I just re-read some work done by Rob Mains (if you don’t follow him, you should) where he reiterated that teams and player performances in April have the lowest correlation to end of season averages than any other month. Basically, there’s a much better than average chance that your favorite team and favorite players aren’t going to continue on the path they’re currently on, regardless of what that path currently is.
But we’re going to talk about April performances anyway because that’s what baseball fans do.
The Yankees are playing the White Sox this weekend and there is a player’s performance that I’m sure is going to come up in discussion on the Simpleton Summer Camp Network. That’s assuming Kay and O’Neill can squeeze in said discussion between their conversations about their text messages, their food, and their kids…(rubs temples…)
White Sox shortstop Tim Anderson is currently in the top ten in the American League in WAR, batting average, OBP, SLG, OPS, and hits. Interesting because last season I wrote this about Anderson:
“…Anderson is a testament to how valuable having good range at a premium position and being a plus runner can be because with a career .290 OBP and a 2018 chase rate of 42%, he’s close to an automatic out.”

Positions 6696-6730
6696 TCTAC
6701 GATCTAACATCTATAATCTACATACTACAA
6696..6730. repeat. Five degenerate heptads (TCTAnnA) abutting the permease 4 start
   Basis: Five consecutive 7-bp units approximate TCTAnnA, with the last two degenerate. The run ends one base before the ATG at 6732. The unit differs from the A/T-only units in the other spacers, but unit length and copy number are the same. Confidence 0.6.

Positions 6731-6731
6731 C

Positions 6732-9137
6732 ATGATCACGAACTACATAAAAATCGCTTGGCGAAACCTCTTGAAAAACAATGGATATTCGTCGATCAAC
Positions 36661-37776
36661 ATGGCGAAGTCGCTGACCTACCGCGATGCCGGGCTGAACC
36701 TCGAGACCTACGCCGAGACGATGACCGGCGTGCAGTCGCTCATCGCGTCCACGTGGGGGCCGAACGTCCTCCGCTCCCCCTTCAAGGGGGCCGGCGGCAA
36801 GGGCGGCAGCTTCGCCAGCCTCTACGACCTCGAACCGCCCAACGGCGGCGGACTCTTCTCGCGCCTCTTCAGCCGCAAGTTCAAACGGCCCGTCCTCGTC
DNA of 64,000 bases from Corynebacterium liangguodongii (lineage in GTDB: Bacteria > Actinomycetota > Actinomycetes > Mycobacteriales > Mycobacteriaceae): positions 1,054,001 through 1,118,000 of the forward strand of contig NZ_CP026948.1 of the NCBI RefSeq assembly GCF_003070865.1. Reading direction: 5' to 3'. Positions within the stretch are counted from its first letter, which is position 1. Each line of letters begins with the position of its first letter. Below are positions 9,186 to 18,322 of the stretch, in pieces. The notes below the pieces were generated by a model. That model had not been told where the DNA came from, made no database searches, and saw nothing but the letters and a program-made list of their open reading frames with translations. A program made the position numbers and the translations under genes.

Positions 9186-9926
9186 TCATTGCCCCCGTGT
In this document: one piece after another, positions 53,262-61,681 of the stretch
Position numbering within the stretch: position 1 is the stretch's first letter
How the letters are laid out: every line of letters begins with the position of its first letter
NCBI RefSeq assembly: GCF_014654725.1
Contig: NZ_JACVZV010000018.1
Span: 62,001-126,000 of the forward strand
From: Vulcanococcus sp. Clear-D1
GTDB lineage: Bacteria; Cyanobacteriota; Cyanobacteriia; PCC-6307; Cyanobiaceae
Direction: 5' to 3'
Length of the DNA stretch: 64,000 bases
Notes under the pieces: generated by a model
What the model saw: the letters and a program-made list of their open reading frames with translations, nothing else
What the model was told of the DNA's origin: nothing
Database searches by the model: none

Wow. So what changed? Anderson, a former first-round pick, must’ve changed his approach or turned a philosophical or technical corner and is now a star poised for a breakout season, right?
Whoa, hold on. His awful chase rate has improved by 2% so far. Given the small 2019 sample size, that’s not a change at all.
So he must be hitting the ball harder, right? Nope. Hard it percentage was 30.3 last season, 26.7 so far this season.
So what explains the massive 2019 offensive output?
His batting average on balls in play so far this season is .607 (compared to .289 last season). Six. Oh. Seven. He’s still chasing pitches, and he isn’t hitting the ball hard, but what he has hit has found holes and grass. Needless to say, that will stop soon, regardless of what the Simpleton Summer Camp network tells you tonight.
Otherwise, the White Sox aren’t going anywhere this season but I don’t think they’re the pushovers that most people do. Wellington Castillo, Jose Abreu, and Yonder Alonso create a pretty good lineup but their pitching isn’t going to keep the Yankees from scoring runs.
Did I forget something or miss anything? Let me know by commenting below or hitting me up on My Baseball Page on Facebook (link on the right).